In this episode, Amy shares her experience with working with Storybook, the pros and cons, and how it's changed her developer workflow.SponsorsZEALZEAL is a computer software agency that delivers “the world's most zealous” and custom solutions. The company plans and develops web and mobile applications that consistently help clients draw in customers, foster engagement, scale technologies, and ensure delivery.ZEAL believes that a business is “only as strong as” its team and cares about culture, values, a transparent process, leveling up, giving back, and providing excellent equipment. The company has staffers distributed throughout the United States, and as it continues to grow, ZEAL looks for collaborative, object-oriented, and organized individuals to apply for open roles.For more information visit codingzeal.comVercelVercel combines the best developer experience with an obsessive focus on end-user performance. Their platform enables frontend teams to do their best work. It is the best place to deploy any frontend app. Start by deploying with zero configuration to their global edge network. Scale dynamically to millions of pages without breaking a sweat.For more information, visit Vercel.comDatoCMSDatoCMS is a complete and performant headless CMS built to offer the best developer experience and user-friendliness in the market. It features a rich, CDN-powered GraphQL API (with realtime updates!), a super-flexible way to handle dynamic layouts and structured content, and best-in-class image/video support, with progressive/LQIP image loading out-of-the-box."For more information, visit datocms.comShow Notes0:00 IntroductionEpisode 32 - Getting Started with TypeScript7:17 Quick Rant: Wired Headphones8:49 Design SystemsEpisode 46 - Everything You Ever Wanted to know about Design SystemsBootstrapZurb Foundation10:36 Supports Multiple Libraries and Frameworks12:28 Sponsor: ZEAL13:13 How do you enter all the information into Storybook?Frontend Masters: Design Systems with React & Storybook - Emma Bostian18:24 Storybook in the Wild: Building out Frontend Components for Backend DevelopersEpisode 54 - Why RedwoodJS is the App Framework for Startups with David Price Redwood.js with David Price22:17 Comparing Storybook to Testing25:31 Sponsor: Vercel26:39 Breaking Down a Component29:29 Add-Ons with Storybook31:28 Storybook and Figma Integration31:46 Sponsor: DatoCMS32:40 Do you use Storybook at work?33:39 Do you think Redwood is an option that you'll use more of going forward? Or, do you think Storybook is something that you implement outside of Redwood in some of your existing setups?35:05 Is Redwood something teams should be looking at for new projects?36:32 Grab Bag Questions39:16 Picks and Plugs39:26 James's Pick: Spike Ball41:07 James's Plug: TikTok42:25 Amy's Pick: PARA Method43:42 Amy's Plug: Everything Svelte
Designing an intuitive, poolside application that led to 6 gold medals When a key piece of technology broke, Swimming Australia partnered with Slalom Build to help implement a new relay application less than a month before the 2020 Tokyo Games. In this episode, Michelle Oh from the Australia market details the ins and outs of new data-driven application and shares valuable insights on what it was like to leverage machine learning and artificial intelligence to inform competitive race strategies. In this near real-time decision making app, the accuracy of data in a coach's hand is crucial - even being off by .1 of a millisecond could put a gold medal at risk. Contact: Michelle Oh Tags: Build, UI, machine learning, ML, AI, swimming, Olympics, data, analytics, Australia, race, gold medals, PEM, product engineering, AWS, application modernization, experience design, AWS Serverless Data Lake Framework (SDLF)
In this two-part episode of SPOT radio, Charlie Webb CPPL speaks with Carol Barnum Ph.D. from the UX firm about the human connection piece for medical devices and medical device packaging to the clinician. Carole provides insight during this engaging conversation on how the UX Firm guides clients through comprehensive user research projects and single usability studies. UX Firm's toolkit of usability services includes usability testing, human factors validation testing, and a wide variety of UX research tools to uncover user experience at every stage of development.About: Carol BarnumCarol Barnum brings her academic background and years of teaching and research to her work with clients to deliver the best research approaches that have proven to produce practical solutions. Carol's many publications (6 books and more than 50 articles) have made a substantial contribution to the body of knowledge in the UX field. Her latest book Usability Testing Essentials: Ready, Set…Test! (2nd edition, 2021) is used by professionals and students around the world.Carol has received top honors, awards, and recognition for her work in many ways. The Society for Technical Communication has awarded her the designation of Fellow and the distinction of the Rainey Award for Research and the Gould Award for Excellence in Teaching. IEEE Professional Communication Society has honored her with the 2013 Blicq Award for Distinction in Technical Communication Education. Also in 2013, Carol was named one of the Top 20 Women Professors in Georgia.Websites: www.uxfirm.come-mail: firstname.lastname@example.orgPhone: 404.881.8136 or 404.680.0329 (cell)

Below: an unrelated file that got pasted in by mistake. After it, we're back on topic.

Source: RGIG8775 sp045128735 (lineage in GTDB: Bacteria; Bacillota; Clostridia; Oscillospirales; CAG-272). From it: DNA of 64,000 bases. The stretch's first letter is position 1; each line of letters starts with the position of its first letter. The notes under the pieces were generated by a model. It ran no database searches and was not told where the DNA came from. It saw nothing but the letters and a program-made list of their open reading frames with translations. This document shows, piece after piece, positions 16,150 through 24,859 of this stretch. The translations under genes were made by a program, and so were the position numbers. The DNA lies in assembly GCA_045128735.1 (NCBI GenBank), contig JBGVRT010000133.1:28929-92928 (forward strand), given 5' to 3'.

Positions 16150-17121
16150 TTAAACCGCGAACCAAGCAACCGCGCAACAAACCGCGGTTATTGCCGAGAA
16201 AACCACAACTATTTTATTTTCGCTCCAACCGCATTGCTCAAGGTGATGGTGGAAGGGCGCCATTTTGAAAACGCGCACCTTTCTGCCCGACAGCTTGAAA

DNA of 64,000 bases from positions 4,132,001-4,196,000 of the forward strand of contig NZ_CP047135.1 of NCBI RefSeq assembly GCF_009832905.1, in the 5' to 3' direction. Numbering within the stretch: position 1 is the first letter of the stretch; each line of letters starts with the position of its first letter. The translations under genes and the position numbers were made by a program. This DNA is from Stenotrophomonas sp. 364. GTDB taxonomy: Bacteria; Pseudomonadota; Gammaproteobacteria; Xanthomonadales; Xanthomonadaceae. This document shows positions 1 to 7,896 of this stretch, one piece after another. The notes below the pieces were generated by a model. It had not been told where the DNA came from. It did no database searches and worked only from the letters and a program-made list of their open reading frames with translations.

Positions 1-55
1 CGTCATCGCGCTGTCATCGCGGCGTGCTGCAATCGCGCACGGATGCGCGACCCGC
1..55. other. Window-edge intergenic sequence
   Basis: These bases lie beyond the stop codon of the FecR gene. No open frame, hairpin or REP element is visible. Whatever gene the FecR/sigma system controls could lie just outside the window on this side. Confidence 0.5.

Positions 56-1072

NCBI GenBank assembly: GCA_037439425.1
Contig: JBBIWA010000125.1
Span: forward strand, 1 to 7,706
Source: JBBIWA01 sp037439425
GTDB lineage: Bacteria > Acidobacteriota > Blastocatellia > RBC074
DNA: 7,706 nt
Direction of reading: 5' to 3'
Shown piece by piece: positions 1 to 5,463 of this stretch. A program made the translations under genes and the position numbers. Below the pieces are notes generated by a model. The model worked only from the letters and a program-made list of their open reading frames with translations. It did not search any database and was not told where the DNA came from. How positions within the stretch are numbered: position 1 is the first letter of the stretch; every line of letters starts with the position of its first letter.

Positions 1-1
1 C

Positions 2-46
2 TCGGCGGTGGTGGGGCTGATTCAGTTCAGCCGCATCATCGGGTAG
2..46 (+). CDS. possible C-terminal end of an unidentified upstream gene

In this episode, Berzerker returns with news from the Dragonflight Alpha! Hear his takes on the insane levels of Dracthyr customization, the new evoker class, dragonriding, profession and UI updates, talent trees, and so much more. Subscribe and download now!
When Ukrainian-born Denys Zhadanov went to London to study at the age of 19, he had no idea that a year later he would be launching one of the world's most successful developers of productivity apps for Apple devices. Nor did he know that, working from his rented flat and with no outside funding, in a few years Forbes would recognize him as one of the top 30 under 30 business leaders in Europe. The story of how Denys and his co-founders launched and grew Readdle into a top global player is a living example of how, in Denys's words, “Dedication, hard work, brilliant people all around, and the insane desire to make this world a better place pays off.” It's also of example of how having a larger goal than making money alone adds significance and meaning to the entrepreneurial journey. And success. www.readdle.com www.pdfexpert.com www.sparkmailapp.com www.readdle.com/scannerpro About our guest: Denys Zhadanov is a 33-year-old Ukrainian entrepreneur and board member at Readdle. Founded in 2007, Readdle markets best-in-class apps with comprehensive UI and powerful features designed to increase productivity and shape the future of work. A frequent speaker and advisor between Ukraine and Silicon Valley, Denys was included in the 2018 Forbes List of 30 under 30 Tech Entrepreneurs in Europe. He has also been quoted on the app economy and marketing in many of the world's top media outlets, including the Wall Street Journal, The Verge, USA Today, TechCrunch, Bloomberg, Wired, TheNextWeb, Fast Company and Mashable. His business success and ongoing pursuits are driven by his three most important passions: technology, entrepreneurship, and happiness. About NBN: The NBN Entrepreneurship and Leadership podcast aims to educate, inform and entertain, sharing insights based on the personal stories of carefully selected guests—all in an informal atmosphere of unscripted conversations and open, personal accounts. Find links to past episodes here. About our Hosts: Kimon Fountoukidis: Kimon is the founder of both Argos Multilingual and PMR. He founded both companies in the mid-90s with zero capital, and both have gone on to become market leaders in their respective sectors. Kimon was born in New York and moved to Krakow, Poland in 1993. He is passionate about sharing his success with others and working entrepreneurs of all kinds to help them achieve their goals. Listen to his story here. On Twitter. On LinkedIn. Richard Lucas: Richard is a business and social entrepreneur who has founded or invested in more than 30 businesses, including Argos Multilingual, PMR and, in 2020, the New Books Network. Richard has been a TEDx event organiser for years, supports the pro-entrepreneurship ecosystem, and leads entrepreneurship workshops at all levels. He was born in Oxford and moved to Poland in 1991, where continues to invest in promising companies and helps other entrepreneurs realise their dreams. Listen to his story in an autobiographical TEDx talk. On Twitter. On LinkedIn. Learn more about your ad choices. Visit megaphone.fm/adchoices Support our show by becoming a premium member! https://newbooksnetwork.supportingcast.fm/new-books-network